Posts Tagged ‘horor’

Hey you readers! Here’s to 2019 being full of health and happiness for you.

So I’m back after a full year break. As you know, I like to be interactive in my work and value your input. There are three amazing stories I have in mind and I am leaving it up to you to choose which novel/work you’d want to read in 2019/20. The three choices are as follows, so please comment or drop a note on my website or email me:


Scripts in book format appear to be on the rise. I suppose they’re more digestible and put you closer to the voice of the characters. It’ll be my full screenplay of my thriller film that had a fantastic talented cast. It’s about an American detective who travels to the Britain to help find a missing woman but in the process embarks on a journey of self discovery and redemption.

2. Untitled BLOOD HUNGER sequel.
Blood Hunger is my most successful novel to date but I left it on a cliffhanger reveal of sorts, even though there are clues in my other novels of what became of the players it’s void of what happened to the main characters only the underpinning sub-characters and their world. It’ll be the continuing vampire thriller about a country haunted by vampire violence and murder.

3. RIVERSIDE HOTEL. Amongst my many projects in development over the years this was one of my first and favourite. It put me in touch with legendary author James Herbert, and was touted around the film industry. (Imitated and borrowed, I never saw a penny). I’ll rework to remove some of the elements of this ghost story that have been ‘borrowed’ in the past to give it a fresh overhaul.

So over the next few weeks let me know which one or maybe there’s something else I’ve missed. I will complete/the novel with the most interest over the next year.


Q: Why not The Final Version 2 or a Darkest Moons follow up, even another Dead Pulse novel?
A: After the year that was 2018 I’m not ready to pen what would be back to back Darkest Moons books. Darkest Moons took a lot out of me and Final Version was research intensive along with the film and video work I’ve made. I am excited about writing follow ups to either one of these books but just not ready at this time. With Dead Pulse, after speaking to George Romero’s widow, for me- creatively zombies died when the genre’s legend passed away.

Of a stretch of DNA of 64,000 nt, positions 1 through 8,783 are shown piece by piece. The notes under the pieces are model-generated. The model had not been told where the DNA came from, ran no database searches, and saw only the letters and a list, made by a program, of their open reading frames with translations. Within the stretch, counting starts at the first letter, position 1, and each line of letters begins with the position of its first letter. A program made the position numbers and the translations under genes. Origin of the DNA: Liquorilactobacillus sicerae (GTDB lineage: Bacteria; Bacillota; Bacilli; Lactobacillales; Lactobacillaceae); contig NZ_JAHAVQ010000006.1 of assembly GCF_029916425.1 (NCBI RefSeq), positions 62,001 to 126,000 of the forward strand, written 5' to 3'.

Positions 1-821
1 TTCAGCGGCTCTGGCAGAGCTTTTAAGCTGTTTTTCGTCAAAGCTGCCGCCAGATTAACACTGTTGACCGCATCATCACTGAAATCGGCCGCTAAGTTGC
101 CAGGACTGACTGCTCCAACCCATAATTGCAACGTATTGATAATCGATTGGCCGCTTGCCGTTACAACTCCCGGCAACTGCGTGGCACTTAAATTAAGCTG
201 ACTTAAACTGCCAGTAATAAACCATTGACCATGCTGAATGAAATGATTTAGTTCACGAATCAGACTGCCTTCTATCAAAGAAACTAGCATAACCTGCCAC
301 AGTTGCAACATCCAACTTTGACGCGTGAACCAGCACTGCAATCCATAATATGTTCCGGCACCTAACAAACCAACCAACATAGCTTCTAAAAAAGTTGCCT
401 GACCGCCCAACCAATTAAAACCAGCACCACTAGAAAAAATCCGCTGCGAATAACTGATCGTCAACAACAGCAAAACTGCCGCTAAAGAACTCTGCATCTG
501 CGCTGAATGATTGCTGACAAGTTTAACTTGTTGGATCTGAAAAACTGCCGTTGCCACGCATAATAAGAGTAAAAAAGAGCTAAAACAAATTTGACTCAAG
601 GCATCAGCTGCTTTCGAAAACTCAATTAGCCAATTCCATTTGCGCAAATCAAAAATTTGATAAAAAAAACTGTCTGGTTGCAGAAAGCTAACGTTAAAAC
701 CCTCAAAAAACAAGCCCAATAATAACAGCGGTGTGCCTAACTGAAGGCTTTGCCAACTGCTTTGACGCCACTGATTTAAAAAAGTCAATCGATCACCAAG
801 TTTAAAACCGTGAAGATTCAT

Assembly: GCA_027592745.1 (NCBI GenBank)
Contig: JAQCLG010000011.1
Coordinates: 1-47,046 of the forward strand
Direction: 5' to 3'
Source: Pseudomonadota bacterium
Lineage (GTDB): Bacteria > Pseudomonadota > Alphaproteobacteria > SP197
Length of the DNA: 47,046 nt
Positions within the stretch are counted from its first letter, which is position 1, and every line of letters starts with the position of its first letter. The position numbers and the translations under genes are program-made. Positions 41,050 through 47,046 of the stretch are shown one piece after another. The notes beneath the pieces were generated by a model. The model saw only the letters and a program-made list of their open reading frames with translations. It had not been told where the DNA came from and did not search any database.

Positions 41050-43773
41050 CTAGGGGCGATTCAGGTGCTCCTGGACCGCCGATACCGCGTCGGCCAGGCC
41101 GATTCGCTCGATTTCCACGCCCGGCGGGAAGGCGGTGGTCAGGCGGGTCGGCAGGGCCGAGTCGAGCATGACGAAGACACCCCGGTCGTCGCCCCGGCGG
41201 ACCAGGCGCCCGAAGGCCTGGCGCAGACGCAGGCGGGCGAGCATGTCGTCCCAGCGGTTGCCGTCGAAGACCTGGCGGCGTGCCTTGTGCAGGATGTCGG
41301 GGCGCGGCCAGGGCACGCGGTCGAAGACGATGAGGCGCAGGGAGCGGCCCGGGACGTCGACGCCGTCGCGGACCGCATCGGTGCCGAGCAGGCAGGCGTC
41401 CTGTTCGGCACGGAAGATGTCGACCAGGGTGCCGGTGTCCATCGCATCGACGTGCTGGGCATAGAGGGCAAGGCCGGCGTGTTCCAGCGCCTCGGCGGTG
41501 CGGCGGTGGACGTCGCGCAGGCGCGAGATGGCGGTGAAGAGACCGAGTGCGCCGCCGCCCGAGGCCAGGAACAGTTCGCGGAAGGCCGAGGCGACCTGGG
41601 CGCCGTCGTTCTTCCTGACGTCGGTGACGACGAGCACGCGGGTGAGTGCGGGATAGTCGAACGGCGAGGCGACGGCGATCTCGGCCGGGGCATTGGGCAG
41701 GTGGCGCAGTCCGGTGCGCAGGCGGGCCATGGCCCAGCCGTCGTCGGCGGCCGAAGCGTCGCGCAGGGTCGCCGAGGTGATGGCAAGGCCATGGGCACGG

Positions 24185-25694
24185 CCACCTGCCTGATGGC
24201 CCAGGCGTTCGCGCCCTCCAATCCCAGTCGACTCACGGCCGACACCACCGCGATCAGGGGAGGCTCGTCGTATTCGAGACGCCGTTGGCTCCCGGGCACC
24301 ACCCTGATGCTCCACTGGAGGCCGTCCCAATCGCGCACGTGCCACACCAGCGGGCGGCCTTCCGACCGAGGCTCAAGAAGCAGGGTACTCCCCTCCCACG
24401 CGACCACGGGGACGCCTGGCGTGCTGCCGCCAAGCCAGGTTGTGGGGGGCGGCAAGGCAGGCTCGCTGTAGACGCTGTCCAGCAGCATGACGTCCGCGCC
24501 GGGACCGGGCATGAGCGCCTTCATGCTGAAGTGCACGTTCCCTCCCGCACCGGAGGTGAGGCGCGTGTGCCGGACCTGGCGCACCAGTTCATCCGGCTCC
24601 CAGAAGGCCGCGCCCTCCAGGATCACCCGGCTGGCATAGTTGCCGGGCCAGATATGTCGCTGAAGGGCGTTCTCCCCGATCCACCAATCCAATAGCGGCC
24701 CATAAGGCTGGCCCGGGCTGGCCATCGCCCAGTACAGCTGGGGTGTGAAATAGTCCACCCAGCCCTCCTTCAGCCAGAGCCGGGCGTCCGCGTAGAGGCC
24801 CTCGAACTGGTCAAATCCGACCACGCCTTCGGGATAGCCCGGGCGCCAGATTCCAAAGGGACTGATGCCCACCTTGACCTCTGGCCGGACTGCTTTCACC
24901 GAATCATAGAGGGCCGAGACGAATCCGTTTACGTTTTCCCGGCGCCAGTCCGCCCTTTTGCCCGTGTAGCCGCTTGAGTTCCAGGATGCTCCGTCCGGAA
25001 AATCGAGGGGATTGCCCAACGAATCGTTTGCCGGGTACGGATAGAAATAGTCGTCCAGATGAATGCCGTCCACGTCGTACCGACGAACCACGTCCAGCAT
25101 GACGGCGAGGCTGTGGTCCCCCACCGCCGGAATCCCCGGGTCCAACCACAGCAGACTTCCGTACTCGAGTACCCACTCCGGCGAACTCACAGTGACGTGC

Q: Why are A. M. Esmonde novels no longer being sold in stores?
A: All of my novels ARE available in stores but would need to be ordered in via the store for you to collect. I don’t mention this as Amazon e-books are available and they usually do free shipping on paperbacks. Also I’d rather sell them directly to you, signed and on request via my website than fight for shelf and stock space and have you visit the store more than once.

The publishing industry has changed. Publishers are no longer offering the kind of advances necessary for authors to make a lively hood to support their families. Agents don’t have power they once did. The market is saturated. Games now rule. There are authors who pump out a new book every three months, sometimes hire ghostwriters, which is not my thing, (I was one of those ghostwriters). As you know, my novels are incredibly imaginative and can take years to complete.

Q: How are these books published?
A: There’s no easy answer. I’ve been under contract, which three of the novels were tied to. However, AM to PM is a publisher with editors, artists located in Wales and Europe. Even known publishers have moved to print on demand similar to Warner Bros. DVD production. Quality of the finished product is a given. Many pay for ISBN numbers to appear published. Many publishers do this themselves offering authors a raw deal. I found this out the hard way. Once my contract commitments were fulfilled and rights reverted back I didn’t want to be in a position to beg ‘Publishers’ and/or rely ‘Agents’. It can be detrimental and a struggle but many authors and artists in many mediums have been successful without selling out, or compromising their story/vision. Mine did well in their chart rankings more so when going solo.

Please let me know what you fancy reading. There is more coming, you got me this far and its up to you to decide what’s next.


A. M. Esmonde

Blood HungerCelebrating 5 years of my top ranking novel Blood Hunger, the anniversary of my deadly enigmatic vampires. Get your free copy of Blood Hunger HERE on Kindle Unlimited. You can also watch the slow burning prelude film Terminus free.

Terminus from A. M. Esmonde on Vimeo.

So that’s it for this year. Thank you all for following my blog, reading my film comments  (they are not  reviews, everyone has their own taste like women/men, wine and music) and reading my news. To-date this blog has had 49,997 hits.